Earlier this month, an Idaho federal judge ruled in favor of a death-row inmate who claims the state is violating his Eighth Amendment rights by continuing to schedule his execution while knowing it lacks the means to actually kill him.
According to the Idaho Statesman, Idaho has scheduled the execution of Gerald Pizzuto five times since his conviction in 1986 for the murders of Berta and Del Herndon. The state has even obtained three separate death warrants since 2021, despite lacking the lethal injection drugs required to kill him. As a result, Pizzuto says he has experienced "psychological torture."
"With each new death warrant, Pizzuto explains, he must repeat the preparatory steps of designating who will witness his execution and to whom his property and remains will be left," Judge B. Lynn Winmill wrote in his ruling. "Additionally, each time a new death warrant issues, he is moved from his cell block to the Execution Unit located 'in a separate building that provides for complete isolation…from other inmates.'"
Idaho hasn't carried out an execution since 2012 due to an inability to obtain lethal injection drugs, though a new law that recently took effect makes death by firing squad the state's backup execution method. However, the exact procedures for firing squad executions are still in development.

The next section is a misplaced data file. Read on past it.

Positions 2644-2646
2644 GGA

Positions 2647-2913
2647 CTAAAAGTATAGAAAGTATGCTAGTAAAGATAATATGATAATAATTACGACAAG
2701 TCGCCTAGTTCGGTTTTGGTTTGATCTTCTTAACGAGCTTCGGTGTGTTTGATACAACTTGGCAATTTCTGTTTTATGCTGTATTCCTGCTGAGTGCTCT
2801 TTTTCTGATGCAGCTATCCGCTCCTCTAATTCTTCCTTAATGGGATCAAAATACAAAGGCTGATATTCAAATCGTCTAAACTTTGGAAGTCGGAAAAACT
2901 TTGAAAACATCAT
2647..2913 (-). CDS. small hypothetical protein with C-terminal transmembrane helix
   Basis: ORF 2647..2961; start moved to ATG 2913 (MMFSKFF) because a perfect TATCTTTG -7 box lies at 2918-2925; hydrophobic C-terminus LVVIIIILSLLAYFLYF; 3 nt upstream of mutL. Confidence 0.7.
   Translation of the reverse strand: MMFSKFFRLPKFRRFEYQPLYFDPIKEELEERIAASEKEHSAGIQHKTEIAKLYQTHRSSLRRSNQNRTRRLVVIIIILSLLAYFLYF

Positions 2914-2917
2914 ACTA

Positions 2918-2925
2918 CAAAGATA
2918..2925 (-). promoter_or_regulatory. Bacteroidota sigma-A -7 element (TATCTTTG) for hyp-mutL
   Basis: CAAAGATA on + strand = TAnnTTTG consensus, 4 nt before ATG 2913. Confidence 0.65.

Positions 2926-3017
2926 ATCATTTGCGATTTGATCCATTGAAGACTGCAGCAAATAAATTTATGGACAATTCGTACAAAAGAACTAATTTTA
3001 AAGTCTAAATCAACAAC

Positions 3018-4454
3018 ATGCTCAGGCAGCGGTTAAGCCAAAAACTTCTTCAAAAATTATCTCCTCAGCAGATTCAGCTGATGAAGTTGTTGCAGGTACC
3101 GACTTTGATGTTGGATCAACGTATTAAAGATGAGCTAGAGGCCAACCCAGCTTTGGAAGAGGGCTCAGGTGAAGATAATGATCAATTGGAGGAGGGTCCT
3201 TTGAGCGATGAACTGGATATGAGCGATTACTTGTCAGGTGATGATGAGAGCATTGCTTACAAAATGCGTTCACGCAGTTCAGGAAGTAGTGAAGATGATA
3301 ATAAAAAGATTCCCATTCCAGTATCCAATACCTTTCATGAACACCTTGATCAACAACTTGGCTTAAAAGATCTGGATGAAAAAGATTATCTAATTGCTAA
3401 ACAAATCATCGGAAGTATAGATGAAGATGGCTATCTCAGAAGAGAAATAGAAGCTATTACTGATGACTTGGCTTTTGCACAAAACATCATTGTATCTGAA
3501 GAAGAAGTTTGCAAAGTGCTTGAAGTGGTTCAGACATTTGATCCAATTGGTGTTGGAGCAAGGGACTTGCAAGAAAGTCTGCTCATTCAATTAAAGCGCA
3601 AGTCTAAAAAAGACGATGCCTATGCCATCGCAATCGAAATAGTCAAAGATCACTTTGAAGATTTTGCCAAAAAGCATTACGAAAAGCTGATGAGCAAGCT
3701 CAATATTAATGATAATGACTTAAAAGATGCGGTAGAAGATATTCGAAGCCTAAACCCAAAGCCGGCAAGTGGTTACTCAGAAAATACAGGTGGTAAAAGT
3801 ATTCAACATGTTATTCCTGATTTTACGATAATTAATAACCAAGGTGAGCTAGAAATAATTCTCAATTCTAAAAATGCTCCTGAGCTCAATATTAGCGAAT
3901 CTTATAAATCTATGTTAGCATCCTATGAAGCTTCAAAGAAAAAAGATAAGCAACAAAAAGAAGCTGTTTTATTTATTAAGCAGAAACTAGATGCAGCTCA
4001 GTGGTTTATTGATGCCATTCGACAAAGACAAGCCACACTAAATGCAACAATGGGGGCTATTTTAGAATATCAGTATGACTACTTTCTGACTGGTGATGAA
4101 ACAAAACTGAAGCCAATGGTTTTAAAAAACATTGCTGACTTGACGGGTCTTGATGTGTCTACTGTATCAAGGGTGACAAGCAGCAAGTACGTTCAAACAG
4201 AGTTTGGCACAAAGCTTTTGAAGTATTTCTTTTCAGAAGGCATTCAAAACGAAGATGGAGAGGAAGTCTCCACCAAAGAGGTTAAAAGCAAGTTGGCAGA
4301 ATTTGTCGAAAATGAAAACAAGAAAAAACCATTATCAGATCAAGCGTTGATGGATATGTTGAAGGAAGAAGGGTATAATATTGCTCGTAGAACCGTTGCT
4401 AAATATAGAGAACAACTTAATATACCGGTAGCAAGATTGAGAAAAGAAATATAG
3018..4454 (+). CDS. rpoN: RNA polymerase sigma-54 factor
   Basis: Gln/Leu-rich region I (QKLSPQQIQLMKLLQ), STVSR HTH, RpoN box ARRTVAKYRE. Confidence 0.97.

Despite the fact that Pizzuto has terminal bladder cancer—and, as a result, has been in hospice for the past three years—this hasn't kept the state from continually obtaining death warrants for his execution.
"Idaho law is clear, those who commit the most egregious crimes deserve the ultimate punishment," Idaho Attorney General Raúl Labrador said in a press release in February. "Pizzuto was sentenced to death. We followed the law and obtained a new death warrant."
Pizzuto sued to stop this pattern, asking for a stay of execution on the grounds that the state is violating his Eighth and 14th Amendment rights by repeatedly making plans to execute him knowing the death warrants cannot be carried out. The state swiftly responded with an attempt to dismiss Pizzuto's legal action.
While Judge Winmill dismissed Pizzuto's claims that the practice violated his 14th Amendment due process rights, he agreed that his claims of cruel and unusual punishment were "plausible," allowing the attempt to stay his execution to go forward.
"As Pizzuto describes it, Defendants' repeated rescheduling of his execution is like dry firing in a mock execution or a game of Russian roulette. With each new death warrant comes another spin of the revolver's cylinder, restarting the thirty-day countdown until the trigger pulls," Winmill wrote. "Not knowing whether a round is chambered, Pizzuto must re-live his last days in a delirium of uncertainty until the click sounds and the cylinder spins again."